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#67913 - 07/21/06 04:51 AM Wire sizes  
Kenbo  Offline
Member
Joined: Apr 2006
Posts: 233
Scotland
Just looking at your posts here and often you mention wire gauge as 12/2 or 14/2 etc

Here in the UK we use cable like 2.5mm Twin&Earth (2.5T&E) or single cores 1.5mm.
Where the size stated is the diamiter of the copper core see here
How is cable sized where you are?


der Gro├čvater

Work Gear for Electricians and the Trades

#67914 - 07/21/06 05:30 AM Re: Wire sizes  
iwire  Offline
Moderator
Joined: Jan 2003
Posts: 4,391
North Attleboro, MA USA
AWG or American Wire Gauge.

14 AWG is rated approx 20 amps

12 AWG is rated approx 25 amps


Bob Badger
Construction & Maintenance Electrician
Massachusetts

#67915 - 07/21/06 06:17 AM Re: Wire sizes  
C-H  Offline
Member
Joined: Sep 2002
Posts: 1,497
Stockholm, Sweden
I've written a little on this, with some tables:
http://www.global-electron.com/wiresizes.htm


#67916 - 07/21/06 06:46 AM Re: Wire sizes  
SteveFehr  Offline
Member
Joined: Mar 2005
Posts: 1,208
Chesapeake, VA
T&E looks very similar to NM cable.

Interesting- 2.5mm T&E cable is smaller than #12, yet allowed for 24A circuits, whereas the larger #12 NM is only approved to 20A?


#67917 - 07/21/06 10:24 AM Re: Wire sizes  
Radar  Offline
Member
Joined: Apr 2004
Posts: 349
Los Angeles, CA
I seem to remember hearing somewhere that metric amps are slightly smaller than non-metric, so that accounts for the difference in ampacity values.

kidding -
Radar


There are 10 types of people. Those who know binary, and those who don't.

#67918 - 07/21/06 12:42 PM Re: Wire sizes  
gfretwell  Offline


Member
Joined: Jul 2004
Posts: 9,099
Estero,Fl,usa
Actually 12 ga is good for 25a (310.16)
240.4(D) reduces that to 20a because the "small conductors" are most likely to serve receptacles where the installer has no control over what the user will plug in. They will keep plugging things in until the breaker trips, then unplug the clock. 240.4(D) forces the 80% rule on the user.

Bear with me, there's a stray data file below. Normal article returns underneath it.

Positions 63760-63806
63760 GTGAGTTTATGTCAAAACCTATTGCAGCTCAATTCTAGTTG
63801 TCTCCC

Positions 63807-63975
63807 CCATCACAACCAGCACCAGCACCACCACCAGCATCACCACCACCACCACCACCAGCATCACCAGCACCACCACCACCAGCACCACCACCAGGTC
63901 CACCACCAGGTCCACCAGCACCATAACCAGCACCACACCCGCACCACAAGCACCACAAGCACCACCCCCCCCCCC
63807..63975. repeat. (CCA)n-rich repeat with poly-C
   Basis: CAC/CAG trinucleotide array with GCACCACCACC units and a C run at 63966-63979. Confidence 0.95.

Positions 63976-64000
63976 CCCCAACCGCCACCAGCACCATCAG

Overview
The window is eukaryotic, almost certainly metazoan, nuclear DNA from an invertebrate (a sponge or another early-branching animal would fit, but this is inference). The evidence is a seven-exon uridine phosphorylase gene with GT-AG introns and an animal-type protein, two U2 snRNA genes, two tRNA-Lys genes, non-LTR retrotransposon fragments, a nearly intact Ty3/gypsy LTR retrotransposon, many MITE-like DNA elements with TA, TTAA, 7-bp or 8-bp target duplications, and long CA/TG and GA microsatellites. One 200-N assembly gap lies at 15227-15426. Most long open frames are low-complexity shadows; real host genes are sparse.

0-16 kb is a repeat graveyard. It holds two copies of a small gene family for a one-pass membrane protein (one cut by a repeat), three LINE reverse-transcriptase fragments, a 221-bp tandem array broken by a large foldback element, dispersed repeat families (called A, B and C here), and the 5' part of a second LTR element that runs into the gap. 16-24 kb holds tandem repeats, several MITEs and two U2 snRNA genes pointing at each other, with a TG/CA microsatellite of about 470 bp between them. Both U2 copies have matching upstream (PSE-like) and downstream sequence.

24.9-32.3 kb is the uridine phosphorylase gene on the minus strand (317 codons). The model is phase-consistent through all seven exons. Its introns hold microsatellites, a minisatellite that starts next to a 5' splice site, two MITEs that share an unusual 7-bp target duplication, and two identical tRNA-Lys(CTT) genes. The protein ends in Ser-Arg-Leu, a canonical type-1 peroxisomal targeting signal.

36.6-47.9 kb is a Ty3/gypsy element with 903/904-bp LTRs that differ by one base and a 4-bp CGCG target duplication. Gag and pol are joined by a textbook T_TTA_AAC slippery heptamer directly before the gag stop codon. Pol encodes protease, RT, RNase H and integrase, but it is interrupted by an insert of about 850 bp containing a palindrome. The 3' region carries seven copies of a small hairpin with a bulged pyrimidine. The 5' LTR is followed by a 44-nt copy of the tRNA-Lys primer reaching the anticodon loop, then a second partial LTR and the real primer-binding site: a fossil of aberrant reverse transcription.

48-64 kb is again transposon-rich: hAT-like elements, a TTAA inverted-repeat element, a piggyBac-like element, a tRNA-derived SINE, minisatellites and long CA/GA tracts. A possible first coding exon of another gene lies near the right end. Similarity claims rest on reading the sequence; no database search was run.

Perhaps Europeans are more dilligent about load management.


Greg Fretwell

#67919 - 07/23/06 09:45 AM Re: Wire sizes  
pauluk  Offline
Member
Joined: Aug 2001
Posts: 7,520
Norfolk, England
Quote
Here in the UK we use cable like 2.5mm Twin&Earth (2.5T&E) or single cores 1.5mm.
Where the size stated is the diamiter of the copper core


Not the diameter -- 1.0, 1.5, 2.5 etc. are the cross-sectional area of the conductor, in square millimeters.

The pre-metric cables (before 1970) use a size designation based on the strand diameter, e.g. 3/.036 is a conductor consisting of three strands, each of .036" diameter.

Here is a comparison of American 12/2 w/gnd Romex and British 2.5 sq. mm "T&E" cable:

[Linked Image]

[Linked Image]

[Linked Image]

Note that the ground conductor on the U.K. cable is a size smaller than the insulated conductors, 1.5 sq. mm on this 2.5 cable.

You'll note also that British T&E doesn't have any paper inside the outer sheath like Romex.


[This message has been edited by pauluk (edited 07-23-2006).]


#67920 - 07/23/06 11:13 AM Re: Wire sizes  
SteveFehr  Offline
Member
Joined: Mar 2005
Posts: 1,208
Chesapeake, VA
OK, so it's more like UF! Is T&E rated for wet areas?

I'm going to have to pick up some samples of metric cable next time I'm over on that side of the pond...

[This message has been edited by SteveFehr (edited 07-23-2006).]


#67921 - 07/23/06 08:19 PM Re: Wire sizes  
gfretwell  Offline


Member
Joined: Jul 2004
Posts: 9,099
Estero,Fl,usa
#14 is 2.08 mm2
@12 is 3.31 mm2

Per table 8


Greg Fretwell

#67922 - 07/25/06 03:11 AM Re: Wire sizes  
Kenbo  Offline
Member
Joined: Apr 2006
Posts: 233
Scotland
Thanks for the replys all I can say is I learned something new today.

Paul thanks for the correction. I got my vernier gauge out and measured the diameter of some T&E cores
1mm = 1.1mm
2.5mm = 1.7mm
6mm = 3.1mm
(20 years and still making asumptions tut tut)

C-H managed to follow "AWG" and "Metric" but just could not see the point of "Circular Mils" Who uses "kcmil" as a measument?


der Gro├čvater

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